Native American Green: New Directions in Tribal Housing

NATIVE AMERICAN GREEN highlights five successful efforts to build sustainable housing on Native American tribal lands. We learn the stories behind project designs, financing and construction, and witness the transformative effect it has had on tribal members.

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The past two decades have witnessed a remarkable transformation in green housing on Native American lands. A new generation of tribal leaders, architects and planners is creating sustainable buildings that restore traditions, and revitalize native communities.

In 2013, the Sustainable Native Communities Collaborative released their case studies of seventeen outstanding tribal housing projects across the country. This film highlights the new building efforts by five of these tribes, and reveals the emergence of an exciting new paradigm in Native American tribal housing.

Part 1: PENOBSCOT LEED HOMES. Penobscot Indian Nation, Indian Island, Maine – Through collaboration with local lenders and the U.S. government, tribal member home ownership is on the rise. The Penobscot Indian Nation Housing Authority (PINHA) built 12 Leadership in Energy and Environmental Design (LEED) Gold single family homes. The project has helped bring young, low-income families back to the community, reuniting them with a strong cultural and traditional heritage.

Part 2: OWE’NEHBUPINGEH REHABILITATION PROJECT. Ohkay Owingeh, New Mexico – Owe’nehBupingeh, the traditional name for the OhkayOwingeh village center, is believed to have been occupied for at least 700 years. Owe’nehBupingeh is composed of four plazas, surrounded in the past by several hundred homes. Sixty of the homes remain, most of which had been abandoned by 2005 due to deterioration.

Part 3: TEEKALET VILLAGE. Port Gamble S’Kallalem Nation, Port Gamble Bay, Washington – The Port Gamble S’Klallam Tribal (PGST) Housing Authority designed and built the Teekalet Village at a key location adjacent to historic salmon fishing grounds on the Puget Sound. Site features include a community building, a playground, and connections to walking/hiking trails. This housing was built to replace asbestos-contaminated houses on the same site.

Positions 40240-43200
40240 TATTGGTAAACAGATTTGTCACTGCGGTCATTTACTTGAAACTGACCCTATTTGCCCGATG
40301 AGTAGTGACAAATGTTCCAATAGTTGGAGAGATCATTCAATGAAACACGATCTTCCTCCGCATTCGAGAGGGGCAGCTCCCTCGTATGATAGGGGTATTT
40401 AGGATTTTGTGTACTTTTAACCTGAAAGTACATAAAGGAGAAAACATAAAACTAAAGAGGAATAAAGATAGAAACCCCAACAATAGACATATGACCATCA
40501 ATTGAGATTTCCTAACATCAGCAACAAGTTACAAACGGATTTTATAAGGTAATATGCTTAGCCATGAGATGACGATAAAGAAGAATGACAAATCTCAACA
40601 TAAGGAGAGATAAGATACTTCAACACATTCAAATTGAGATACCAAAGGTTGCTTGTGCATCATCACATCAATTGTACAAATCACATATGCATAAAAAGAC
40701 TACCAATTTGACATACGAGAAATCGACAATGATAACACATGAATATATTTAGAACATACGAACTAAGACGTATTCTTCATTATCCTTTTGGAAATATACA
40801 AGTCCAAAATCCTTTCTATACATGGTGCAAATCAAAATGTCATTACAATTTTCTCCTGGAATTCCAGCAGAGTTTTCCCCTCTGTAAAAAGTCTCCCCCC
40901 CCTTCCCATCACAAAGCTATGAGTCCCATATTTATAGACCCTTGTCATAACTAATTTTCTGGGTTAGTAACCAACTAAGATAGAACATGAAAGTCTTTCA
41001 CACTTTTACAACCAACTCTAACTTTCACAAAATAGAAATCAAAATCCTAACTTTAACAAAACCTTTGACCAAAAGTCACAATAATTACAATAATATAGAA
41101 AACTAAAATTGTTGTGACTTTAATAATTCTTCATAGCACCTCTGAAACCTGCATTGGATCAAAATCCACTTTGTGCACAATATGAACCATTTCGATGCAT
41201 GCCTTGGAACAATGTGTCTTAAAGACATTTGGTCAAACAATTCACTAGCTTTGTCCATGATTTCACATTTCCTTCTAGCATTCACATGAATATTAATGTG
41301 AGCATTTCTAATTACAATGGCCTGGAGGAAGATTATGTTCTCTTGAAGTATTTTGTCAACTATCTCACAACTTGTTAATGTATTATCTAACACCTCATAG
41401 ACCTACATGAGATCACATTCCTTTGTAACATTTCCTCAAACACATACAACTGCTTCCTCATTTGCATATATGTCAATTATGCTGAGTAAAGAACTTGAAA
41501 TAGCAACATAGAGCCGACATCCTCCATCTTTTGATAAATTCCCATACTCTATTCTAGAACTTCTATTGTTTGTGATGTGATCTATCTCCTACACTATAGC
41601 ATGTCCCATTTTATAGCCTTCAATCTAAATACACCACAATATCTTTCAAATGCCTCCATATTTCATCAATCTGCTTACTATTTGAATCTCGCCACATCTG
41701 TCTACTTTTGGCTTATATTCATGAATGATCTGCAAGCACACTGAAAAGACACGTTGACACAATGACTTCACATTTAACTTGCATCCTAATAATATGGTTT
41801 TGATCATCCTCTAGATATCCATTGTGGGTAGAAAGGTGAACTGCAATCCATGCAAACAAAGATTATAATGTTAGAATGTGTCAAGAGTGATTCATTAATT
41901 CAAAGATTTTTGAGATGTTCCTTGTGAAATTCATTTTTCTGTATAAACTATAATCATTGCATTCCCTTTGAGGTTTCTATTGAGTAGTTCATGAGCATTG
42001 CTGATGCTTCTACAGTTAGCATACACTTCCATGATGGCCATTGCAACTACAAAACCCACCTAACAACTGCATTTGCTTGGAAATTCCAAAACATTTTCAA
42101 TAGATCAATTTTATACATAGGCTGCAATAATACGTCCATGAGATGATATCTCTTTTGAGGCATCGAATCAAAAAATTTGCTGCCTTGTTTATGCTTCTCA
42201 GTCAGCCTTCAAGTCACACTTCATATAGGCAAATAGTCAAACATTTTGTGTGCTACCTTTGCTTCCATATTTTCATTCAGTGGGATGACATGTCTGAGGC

Part 4: GOOD EARTH LODGES. Apsaalooke (Crow) Tribe, Crow Indian Reservation, Montana – In 2009 the Crow Tribe initiated a partnership with the University of Colorado, Boulder to design and build twelve compressed earth block homes on tribal land. The project had three objectives: to determine if the raw materials needed for compressed earth blocks could be found on the Crow Indian Reservation, if the blocks could withstand Montana’s extreme climate, and if a tribal workforce could be put in place to carry out the program.

Part 5: PLACE OF HIDDEN WATERS. Puyallup Tribe of Indians, Tacoma, Washington – Place of Hidden Waters includes two 10-unit townhouse clusters, a community building/gymnasium, and the restoration of a wildlife corridor. Place of Hidden Waters represents culturally and environmentally responsive new housing for the Puyallup Tribe in the Pacific Northwest, one that achieved Leadership in Energy and Environmental Design (LEED) for Homes Platinum certification. The project is located on traditional Puyallup tribal lands on a hill overlooking the Puget Sound tidal flats.

Richard Neill, Producer and Director
Jamie Blosser, Executive Producer
Nathaniel Corum, Producer
Daniel Glenn, Producer

Richard Neill, founder of Adventure Pictures and Peabody Award winner, has shot and directed award winning science, history and educational specials for National Geographic Television, History Channel, and Discovery Networks, as well as short films and educational media projects for Public Architecture, Lemelson Foundation, the Urban Land Institute, and the National Building Museum.

Recent projects include museum films: “Designing for Disaster” (NBM), “Exclusion/Inclusion” (NY Historical Society), documentaries, “ A Vision in Time”, ”Venice to Vienna, Design in Motion”, “NaC@MAK”, and educational media: “Resilient SF”.

He studied architecture and history as an undergraduate at Princeton University and received his MFA in photography and video from the University of Washington.


In 2011 I was asked to document one of the first gatherings of the Sustainable Native Communities Collaborative in Albuquerque, New Mexico. Subsequently they asked me to film portraits of a number of tribal housing projects as part of their 2013 Case Studies. I felt that the short films deserved a broader viewing and worked with the Collaborative to help them find a broader audience, which included a film festival version as well as one for the NATURAL HEROES series.

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